I generated two graphs, drawing on the 14th sitting of Parliament onwards (the point when data collection improved). Note that I did not control for by-elections within parliaments. Consider Fig. 7 and Fig. 8 (the x- axis refers to sittings of Parliament):

From this, we see that in the 14th Parliament nearly 11 per cent of all candidates for seats, whose occupations were listed, gave their occupation as lawyer (there were some solicitors too, but lawyer was overwhelmingly the way they recorded their occupation). Yet if we drop all the defeated candidates, we see that almost 20 per cent of the successful candidates during that Parliament were lawyers

There appears to have been a dramatic decline in the number of parliamentarians who are lawyers since that time – around nine per cent of our elected candidates in the 40th Parliament listed lawyer as their occupation. Though, of note, as discussed earlier – more lawyers may have listed their occupation as businessman, perhaps, or simply parliamentarian if they were seeking re-election.

Nevertheless, as imperfect as the data can be for exact statistics, it can be used to paint a general picture of candidate pools and the types of people who tended to run for various parties. For example, let’s find the top 50 Liberal Party candidate occupations from 1962 onwards and compare to the New Democratic Party’s candidates during the same period. I’ve chosen to use the Liberal and New Democratic parties due to their relatively consistent constitutions as the contemporary Conservative party has undergone several permutations during the same period of time. The resulting data speaks volumes about the make-up of the two parties:

Table 2: Top 50 Occupations for Liberal Party Candidates from 1962 Onwards

lawyer

737

parliamentarian

412

businessman

251

farmer

212

Member of Parliament

142

teacher

138

administrator

82

consultant

71

politician

68

physician

56

barrister

56

merchant

54

manager

53

economist

52

accountant chartered

49

accountant

44

journalist

43

professor

41

retired

38

engineer

37

manufacturer

36

businesswoman

31

broker insurance

31

educator

30

barrister and solicitor

29

business person

27

broadcaster

26

NULL

25

principal school

25

public servant

24

agent insurance

22

director executive

21

cabinet minister

21

publisher

20

notary

19

contractor

19

consultant management

18

housewife

17

engineer professional

16

-at+barrister-law

16

mayor

16

executive

15

business executive

14

doctor medical

13

student

13

social worker

12

clergyman

12

veterinarian

11

realtor

11

manager sales

11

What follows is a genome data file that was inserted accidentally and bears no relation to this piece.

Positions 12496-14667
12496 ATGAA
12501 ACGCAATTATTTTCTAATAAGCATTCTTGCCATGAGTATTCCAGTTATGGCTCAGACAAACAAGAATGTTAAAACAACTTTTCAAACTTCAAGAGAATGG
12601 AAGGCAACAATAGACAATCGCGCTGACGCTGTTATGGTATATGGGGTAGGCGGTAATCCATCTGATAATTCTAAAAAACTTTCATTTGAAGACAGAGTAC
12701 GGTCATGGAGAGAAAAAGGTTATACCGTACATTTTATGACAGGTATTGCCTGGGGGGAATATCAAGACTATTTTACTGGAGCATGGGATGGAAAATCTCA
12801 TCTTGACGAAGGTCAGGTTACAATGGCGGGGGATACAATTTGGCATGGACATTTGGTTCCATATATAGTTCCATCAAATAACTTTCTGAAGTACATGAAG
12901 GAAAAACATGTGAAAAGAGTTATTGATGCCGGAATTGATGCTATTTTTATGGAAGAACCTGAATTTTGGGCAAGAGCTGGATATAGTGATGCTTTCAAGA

Table 3: Top 50 Occupations for New Democratic Party Candidates From 1962 Onwards

teacher

484

student

192

lawyer

179

farmer

150

professor

71

retired

70

representative union

69

social worker

52

parliamentarian

51

Member of Parliament

48

journalist

43

businessman

43

administrator

38

consultant

37

professor university

37

housewife

36

electrician

34

economist

33

NULL

32

secretary

31

educator

31

representative

31

physician

29

clergyman

29

high school teacher

27

salesman

27

researcher

25

school teacher

23

writer

22

manager

22

-employed+self

20

minister

19

organizer

18

steelworker

18

machinist

17

business manager

17

agent business

16

trade unionist

16

engineer

16

clerk

16

accountant

14

contractor

14

college instructor

13

assistant executive

13

instructor

13

director executive

12

unemployed

12

nurse

12

driver truck

12

sociologist

12

Although I am not a scholar of parliamentary politics, in just a few minutes of tinkering I have already begun to generate good, meaningful data about the composition of our federal parliaments and the candidates who stand for election within them. I present this data warts and all because it shows, once again, that data should be taken with a grain of salt: this data, for example, treats “high school teachers” and “school teachers” differently. That might help one researcher, but might hinder many others.

Beyond parliamentary records, many other datasets may be of interest to various researchers, including birth registrations, most popular baby names, marriage registrations in various cities and towns, names of soldiers who enlisted in the Canadian Expeditionary Force, and so on. The opportunities for study are nearly limitless.

What Should We Do With This Data?

Datasets hold great potential for transforming research practices, but the full value of these rich information sources has not yet been realized. Academics should consider the following points before engaging in work with datasets.